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Seminar by Prof. João Hespanha

22 Junho 2007, 11:08 - Pedro Flores Correia

"Stochastic hybrid systems and their applications to networks and biology"

by

João Hespanha, University of California Santa Barbara

Date: Friday 22/06/2007,
Time: 16:00,
Place: North Tower, Amphitheater EA5

Abstract: Hybrid systems combine continuous-time dynamics with discrete modes of operation. The states of such system usually have two distinct components: one that evolves continuously, typically according to a differential equation; and another one that only changes
through instantaneous jumps. We present a model for Stochastic Hybrid Systems (SHSs) where transitions between discrete modes are triggered by stochastic events, much like transitions between states of a continuous-time Markov chains. However, the rate at which transitions occur is allowed to depend on both the continuous and the discrete states of the SHS.
Several tools are available to analyze SHSs. Among these, we discuss the use of the extended generator, Lyapunov-based arguments, infinite-dimensional moment dynamics, and finite-dimensional truncations by moment closure. The application of these tools is illustrated in the context of multiple examples. We draw examples from diverse areas such as the modeling of network data traffic under TCP congestion control; the error dynamics in remote state-estimation over networks; and the evolution of the population of molecules undergoing a system of bio-chemical reactions.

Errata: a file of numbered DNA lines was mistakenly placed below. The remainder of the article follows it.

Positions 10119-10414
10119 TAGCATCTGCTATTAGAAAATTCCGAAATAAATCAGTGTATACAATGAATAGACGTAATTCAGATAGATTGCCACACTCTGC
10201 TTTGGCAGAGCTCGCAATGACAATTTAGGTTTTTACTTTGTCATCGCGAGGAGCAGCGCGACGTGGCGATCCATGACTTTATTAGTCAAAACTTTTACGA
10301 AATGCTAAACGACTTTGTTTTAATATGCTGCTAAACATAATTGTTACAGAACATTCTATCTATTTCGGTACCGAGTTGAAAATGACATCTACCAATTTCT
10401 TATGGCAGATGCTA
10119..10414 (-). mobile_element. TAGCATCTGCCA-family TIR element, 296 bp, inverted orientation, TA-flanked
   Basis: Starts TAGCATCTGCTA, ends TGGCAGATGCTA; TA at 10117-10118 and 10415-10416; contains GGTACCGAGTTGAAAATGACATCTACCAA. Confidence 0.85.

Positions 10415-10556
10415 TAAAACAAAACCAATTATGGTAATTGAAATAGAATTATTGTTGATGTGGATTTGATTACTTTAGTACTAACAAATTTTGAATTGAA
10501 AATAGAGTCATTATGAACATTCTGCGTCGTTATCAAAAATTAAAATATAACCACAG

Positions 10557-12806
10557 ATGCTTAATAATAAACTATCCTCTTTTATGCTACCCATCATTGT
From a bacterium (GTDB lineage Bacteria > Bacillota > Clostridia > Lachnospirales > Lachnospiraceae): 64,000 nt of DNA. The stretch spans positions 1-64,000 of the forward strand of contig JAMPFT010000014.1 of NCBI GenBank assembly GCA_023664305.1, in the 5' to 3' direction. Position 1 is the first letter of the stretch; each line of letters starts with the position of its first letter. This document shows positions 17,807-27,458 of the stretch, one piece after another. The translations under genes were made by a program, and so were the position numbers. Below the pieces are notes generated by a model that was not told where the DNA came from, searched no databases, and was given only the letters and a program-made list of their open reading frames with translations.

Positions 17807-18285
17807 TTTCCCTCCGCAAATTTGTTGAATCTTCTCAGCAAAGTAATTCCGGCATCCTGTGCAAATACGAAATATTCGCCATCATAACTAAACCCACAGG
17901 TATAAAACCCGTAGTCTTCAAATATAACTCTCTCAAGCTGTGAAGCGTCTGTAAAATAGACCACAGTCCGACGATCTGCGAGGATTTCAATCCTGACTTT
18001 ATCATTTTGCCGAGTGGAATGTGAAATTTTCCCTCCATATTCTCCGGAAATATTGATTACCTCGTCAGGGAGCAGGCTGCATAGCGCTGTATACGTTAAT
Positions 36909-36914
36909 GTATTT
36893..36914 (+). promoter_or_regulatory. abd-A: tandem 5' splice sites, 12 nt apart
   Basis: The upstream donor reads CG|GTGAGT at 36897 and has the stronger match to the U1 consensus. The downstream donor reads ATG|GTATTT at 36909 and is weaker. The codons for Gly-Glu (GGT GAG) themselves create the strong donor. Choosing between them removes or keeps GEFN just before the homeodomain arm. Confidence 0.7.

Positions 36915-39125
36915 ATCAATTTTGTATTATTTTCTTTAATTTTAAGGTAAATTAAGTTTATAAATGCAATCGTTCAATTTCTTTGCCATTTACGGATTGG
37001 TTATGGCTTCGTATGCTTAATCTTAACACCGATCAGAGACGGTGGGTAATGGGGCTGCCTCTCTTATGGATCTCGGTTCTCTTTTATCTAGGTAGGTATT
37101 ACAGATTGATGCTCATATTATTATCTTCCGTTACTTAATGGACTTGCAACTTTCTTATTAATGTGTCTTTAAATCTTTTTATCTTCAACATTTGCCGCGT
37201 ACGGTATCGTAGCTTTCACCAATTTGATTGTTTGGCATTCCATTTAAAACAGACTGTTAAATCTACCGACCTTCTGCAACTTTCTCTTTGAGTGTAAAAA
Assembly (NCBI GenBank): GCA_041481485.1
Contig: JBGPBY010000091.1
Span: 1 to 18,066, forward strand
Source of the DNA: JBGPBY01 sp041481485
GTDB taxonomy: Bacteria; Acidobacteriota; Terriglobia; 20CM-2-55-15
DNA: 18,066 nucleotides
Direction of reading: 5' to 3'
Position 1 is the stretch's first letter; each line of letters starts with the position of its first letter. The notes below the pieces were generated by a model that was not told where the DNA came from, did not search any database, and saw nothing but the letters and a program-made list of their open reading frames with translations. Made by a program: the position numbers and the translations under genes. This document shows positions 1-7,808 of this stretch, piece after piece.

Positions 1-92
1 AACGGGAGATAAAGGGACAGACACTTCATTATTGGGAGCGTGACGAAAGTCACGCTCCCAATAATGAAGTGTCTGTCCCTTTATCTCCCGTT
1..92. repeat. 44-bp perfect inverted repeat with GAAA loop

Short biography: João Hespanha received the Licenciatura in electrical and computer
engineering from the Instituto Superior Tecnico, Lisbon, Portugal in 1991 and the Ph.D.
degree in electrical engineering and applied science from Yale University, New Haven,
Connecticut in 1998, respectively. He currently holds a Professor position with the Department
of Electrical and Computer Engineering, the University of California, Santa Barbara. His research
interests include hybrid and switched systems; the modeling and control of communication
networks; distributed control over communication networks (also known as networked control s
ystems); the use of vision in feedback control; stochastic modeling in biology; and the control of
haptic devices. Dr. Hespanha is the recipient of the Yale University's Henry Prentiss Becton
Graduate Prize for exceptional achievement in research in Engineering and Applied Science,
a National Science Foundation CAREER Award, and the 2005 Automatica Theory/Methodology
best paper prize.